Even as I strive to move forward in my #journeytojoy, I still wear an enormous shroud of grief that I have not been able to shake. Grief sours the purest fresh milk. It draws the staunchest mouth downward to a grimace. Enough grief can collapse broad shoulders and send tremors through strong muscles.
In my work with abused children as a guardian ad litem, I explored the impact of trauma on their neuro-biological development in an effort to guide my interactions with them. I learned that trauma, especially early in life, can send our neuro-pathways in directions not originally intended. We literally become different persons than we would otherwise have been. Dr. Christopher Wilson gives powerful workshops on this subject. I’ve linked to a page with his work here.
In exploring this research as part of my Continuing Legal Education, I learned that my own psyche probably sustained terrible damage during my childhood which later life experiences deepened. I cringe at the memory of loved ones snapping that I needed professional help as the door slammed behind them. Likely that would have contributed to faster healing than I’ve managed on my own, though as a client-turned-friend once said, “I don’t ‘do’ therapy”. Some people respond to the guidance of a psychologist. Others of us, for whatever reason, can’t partake of that type of dialogue — by nature, by tortured nurture, or by dint of our psyches however twisted you might find them. We slog along, doing the best we can, finding our path to wholeness with slow, stumbling steps. We lose people by that process, I’m sure; but there it is. All the more do we appreciate the ones who persevere.
I recently stumbled upon some poetry which I wrote during a dark year of my life. I had suffered horrific losses. I could barely breathe most of the time. I worked as much as I could to distract myself from the mourning which I desperately wanted to forestall. Eventually, everything crashed around me and my dark year became a half-decade of despair.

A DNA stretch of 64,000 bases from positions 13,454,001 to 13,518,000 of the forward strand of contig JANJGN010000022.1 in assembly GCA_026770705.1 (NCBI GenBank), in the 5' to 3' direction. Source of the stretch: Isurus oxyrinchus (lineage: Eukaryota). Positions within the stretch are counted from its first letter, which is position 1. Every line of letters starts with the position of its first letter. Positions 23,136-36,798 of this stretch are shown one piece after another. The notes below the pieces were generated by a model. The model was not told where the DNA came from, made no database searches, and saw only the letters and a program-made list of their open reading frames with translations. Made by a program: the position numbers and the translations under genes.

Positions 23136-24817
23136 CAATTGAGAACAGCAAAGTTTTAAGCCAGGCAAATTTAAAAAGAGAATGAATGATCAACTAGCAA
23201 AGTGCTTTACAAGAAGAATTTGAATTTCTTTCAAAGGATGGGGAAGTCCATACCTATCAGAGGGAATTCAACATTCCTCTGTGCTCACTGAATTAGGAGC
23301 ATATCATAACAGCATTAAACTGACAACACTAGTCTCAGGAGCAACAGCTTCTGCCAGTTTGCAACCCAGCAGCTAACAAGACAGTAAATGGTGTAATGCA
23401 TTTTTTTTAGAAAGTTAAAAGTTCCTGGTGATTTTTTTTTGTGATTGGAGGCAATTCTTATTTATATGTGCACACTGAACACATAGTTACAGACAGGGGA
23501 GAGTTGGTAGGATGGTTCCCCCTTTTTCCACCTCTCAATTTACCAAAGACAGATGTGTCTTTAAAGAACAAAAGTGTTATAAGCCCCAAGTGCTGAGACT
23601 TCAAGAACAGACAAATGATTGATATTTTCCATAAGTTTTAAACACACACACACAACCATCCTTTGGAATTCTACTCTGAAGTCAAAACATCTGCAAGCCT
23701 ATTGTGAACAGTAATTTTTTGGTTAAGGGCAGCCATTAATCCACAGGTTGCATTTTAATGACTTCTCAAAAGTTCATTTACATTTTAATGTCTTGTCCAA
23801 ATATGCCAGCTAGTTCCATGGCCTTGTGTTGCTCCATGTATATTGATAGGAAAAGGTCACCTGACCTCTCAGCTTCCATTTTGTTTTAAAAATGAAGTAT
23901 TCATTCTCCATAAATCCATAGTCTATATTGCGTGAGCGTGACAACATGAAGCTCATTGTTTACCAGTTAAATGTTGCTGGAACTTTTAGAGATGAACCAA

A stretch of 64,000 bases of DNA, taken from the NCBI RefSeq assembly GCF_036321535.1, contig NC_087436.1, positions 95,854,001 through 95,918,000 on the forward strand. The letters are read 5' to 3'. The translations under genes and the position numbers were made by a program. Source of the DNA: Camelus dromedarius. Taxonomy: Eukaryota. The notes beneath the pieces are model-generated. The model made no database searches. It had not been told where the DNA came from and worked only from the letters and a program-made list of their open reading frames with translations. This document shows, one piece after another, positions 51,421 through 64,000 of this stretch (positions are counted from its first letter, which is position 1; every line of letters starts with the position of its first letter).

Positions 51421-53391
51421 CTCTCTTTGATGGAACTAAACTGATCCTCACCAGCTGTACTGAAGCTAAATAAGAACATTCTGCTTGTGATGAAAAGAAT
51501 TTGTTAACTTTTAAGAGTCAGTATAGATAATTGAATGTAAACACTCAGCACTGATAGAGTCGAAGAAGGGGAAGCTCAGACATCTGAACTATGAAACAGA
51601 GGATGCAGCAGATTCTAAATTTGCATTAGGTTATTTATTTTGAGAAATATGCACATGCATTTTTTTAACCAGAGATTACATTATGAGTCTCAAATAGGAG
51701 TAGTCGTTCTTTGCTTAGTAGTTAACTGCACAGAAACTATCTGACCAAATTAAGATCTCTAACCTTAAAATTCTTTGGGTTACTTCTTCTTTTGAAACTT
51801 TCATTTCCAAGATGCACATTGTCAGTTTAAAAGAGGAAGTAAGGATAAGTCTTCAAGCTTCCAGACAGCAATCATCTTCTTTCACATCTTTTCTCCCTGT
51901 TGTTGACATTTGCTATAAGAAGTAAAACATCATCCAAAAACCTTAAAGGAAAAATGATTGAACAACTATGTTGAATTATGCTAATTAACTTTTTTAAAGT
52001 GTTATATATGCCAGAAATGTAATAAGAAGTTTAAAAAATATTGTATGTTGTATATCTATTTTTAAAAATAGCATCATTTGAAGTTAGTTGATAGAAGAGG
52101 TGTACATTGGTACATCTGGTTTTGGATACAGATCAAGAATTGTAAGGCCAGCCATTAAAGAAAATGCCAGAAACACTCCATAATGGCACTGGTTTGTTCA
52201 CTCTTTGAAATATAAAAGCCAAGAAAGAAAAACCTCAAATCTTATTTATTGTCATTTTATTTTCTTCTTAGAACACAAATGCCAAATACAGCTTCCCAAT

At the beginning of that time of my life, as fate would ironically dictate, my son had brought nonviolent communication to my doorstep. “You need this, Mom,” he urged. I read the books; I watched the tapes; I tried to get my mind and my mouth around the words. I endured the hostile reactions of people to my halting efforts. I had been warned by the master. The creator of nonviolent communication, Marshall Rosenberg, cautioned that people would hurl insults at us. “They’ll disparage what they call your psycho-babble bullshit,” he said in one particularly prescient passage.
I let my lack of progress daunt me. I lapsed back into a stumbling half-formed version of NVC, which at its essence, forswears blame, shame, and judgment. Lately, though, I’ve felt the calmer wind of a gentle sea. I’ve taken the message back into my heart.
At the same time, I hauled the ugly, rigid kernels of pain out into the open air. I no longer wait for anyone to acknowledge the damage that they inflicted. I know what happened. The give and take of life does not demand that I parse responsibility. Is that forgiveness? Or something like it? Perhaps. The recovery can go by any name and still be splendid.
The morning sun dawns full; and duty calls. I started this passage intending to post one of those old sorrowful poems. That no longer seems appropriate. Instead I’ll find a photo of some loveliness from my new surroundings. I’ll leave you with this thought: Wherever your feet stand in your own #journeytojoy, I hope you find the strength to keep walking. Look forward. You’ll see me smiling as I wait for you.
It’s the fifth day of the sixty-sixth month of My Year Without Complaining. Life continues.